Traditional Banks VS Digital Banks

Traditional Banks vs. Digital Banks: Which is better?

In the last decade, we have seen the migration of an increasing number of businesses onto digital platforms, as traditional industries are being disrupted. Amongst the latest to be gripped in the throes of a digital disruption is the banking industry. The latest Fintech developments and startups are determined to haul the musty, antiquated business out from behind the image of stuffy suits and even stuffier structures of marble clad capitalism and propel it into the future.

Ever keen to embrace innovation the Singapore Monetary Authority recently made an official announcement to open the banking sector to digital players.

In the announcement, it stated the intention to grant licenses to two digital full banks (DFB) and three digital wholesale banks (DWB), with the former serving retail customers and the latter catering to SMEs and non-retail clients. With even more options to choose from, customers are certainly spoilt for choice but deciding which is better depends on a myriad of personal factors.

Digital Bank Boom

The digital revolution really took off with the advent of the smartphone, with its ability to connect with individuals at all times, in a personal capacity, amid relative security. This, in turn, led to changing consumer habits and demands. Waiting days for a bank transfer, which was accepted before, is now intolerable. Opening an account is too slow if not processed within minutes and too troublesome if it has to be done in person. Catering to a world accepting nothing less than the highest level of convenience and value, with the lowest amount of commitment, digital banks rose to serve those needs. While leveraging on technology, Fintech was born into this brave new reality. Operating primarily online, with little to no physical presence, digital banks, also known as neo banks or challenger banks is the next big Fintech trend -only establishing itself within the last five years in the UK, then catching on in the rest of Europe. Digital banks like N26 from Germany, Revolut and Monzo both from the UK are the major players at this time and have quickly attracted the attention of clients and investors alike.

Headquartered in Berlin, N26 serves a client base of 3.5 million as at June 2019 and having been valued at US$2.6 billion, it is a unicorn more than twice over. Its expansion plans into the US has been underway since July 2019 and it has ambitions to grow its client base by 43% by 2020.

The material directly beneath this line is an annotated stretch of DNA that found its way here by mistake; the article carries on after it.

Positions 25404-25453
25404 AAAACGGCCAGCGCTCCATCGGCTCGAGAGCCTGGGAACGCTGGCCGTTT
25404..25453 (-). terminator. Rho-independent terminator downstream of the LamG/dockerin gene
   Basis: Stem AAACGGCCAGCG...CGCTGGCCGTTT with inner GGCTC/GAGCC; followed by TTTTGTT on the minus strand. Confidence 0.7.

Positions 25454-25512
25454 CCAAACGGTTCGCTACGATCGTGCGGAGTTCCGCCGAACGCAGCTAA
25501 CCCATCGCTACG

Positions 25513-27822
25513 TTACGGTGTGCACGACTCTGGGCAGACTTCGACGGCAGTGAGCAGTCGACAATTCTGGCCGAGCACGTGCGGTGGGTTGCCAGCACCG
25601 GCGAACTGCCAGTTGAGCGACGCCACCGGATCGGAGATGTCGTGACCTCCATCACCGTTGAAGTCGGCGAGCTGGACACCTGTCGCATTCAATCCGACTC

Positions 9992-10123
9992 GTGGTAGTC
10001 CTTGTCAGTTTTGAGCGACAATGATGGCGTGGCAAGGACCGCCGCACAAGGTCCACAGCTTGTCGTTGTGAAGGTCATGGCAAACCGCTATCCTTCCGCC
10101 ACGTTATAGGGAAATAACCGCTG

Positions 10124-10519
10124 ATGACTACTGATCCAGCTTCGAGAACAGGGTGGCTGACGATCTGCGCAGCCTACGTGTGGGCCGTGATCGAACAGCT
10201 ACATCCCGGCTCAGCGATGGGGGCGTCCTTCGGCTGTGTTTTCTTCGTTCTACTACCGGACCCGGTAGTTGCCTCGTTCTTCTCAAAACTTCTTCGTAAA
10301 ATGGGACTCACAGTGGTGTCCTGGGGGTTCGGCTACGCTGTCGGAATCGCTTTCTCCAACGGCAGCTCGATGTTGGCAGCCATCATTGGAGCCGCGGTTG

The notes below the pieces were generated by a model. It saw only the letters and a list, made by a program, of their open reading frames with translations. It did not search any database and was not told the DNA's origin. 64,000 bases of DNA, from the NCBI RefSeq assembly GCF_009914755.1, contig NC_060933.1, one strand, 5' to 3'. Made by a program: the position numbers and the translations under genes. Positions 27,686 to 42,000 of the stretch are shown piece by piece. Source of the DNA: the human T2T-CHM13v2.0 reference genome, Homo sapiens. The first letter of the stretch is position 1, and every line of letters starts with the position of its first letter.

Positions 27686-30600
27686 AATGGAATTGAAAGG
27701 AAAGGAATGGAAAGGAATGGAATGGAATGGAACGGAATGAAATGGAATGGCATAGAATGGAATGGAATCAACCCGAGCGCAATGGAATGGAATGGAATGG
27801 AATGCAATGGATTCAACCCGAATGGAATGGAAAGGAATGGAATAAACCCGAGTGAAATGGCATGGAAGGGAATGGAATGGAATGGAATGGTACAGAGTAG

As of June 2019, Monzo is hot on the heels of rival N26. Also eyeing the North American market, it has entered multiple rounds of fundraising on a valuation of US$2 billion, earned from its respectable client base of 2 million subscribers.

The London based Revolut boasts 8 million customers and grew from a valuation of US$1.7 billion to US$10 billion in the space of 2019 which isn’t even over yet. It’s focus is on Asian markets and it is preparing for a Singapore launch in 2020.

Client Centric Focus

There is no doubt that this new breed of banks is exactly what people have been dreaming of for a long time. All of them have adopted popular policies and given up many traditional service revenue streams in a bid to appeal to customers. A majority have done away with the numerous service fees that accompanies many traditional bank’s functions to win over clients.

To travellers, Monzo’s zero fee structure for spending overseas, zero foreign exchange rate markup and no fees for overseas cash withdrawals up to £200 within a 30-day period is an attractive proposition.

N26 is geared towards freelancers and the self-employed. A current account charges no maintenance fees and does not stipulate a minimum balance. There are no charges on overseas spending and for transfers in the same currency as the account.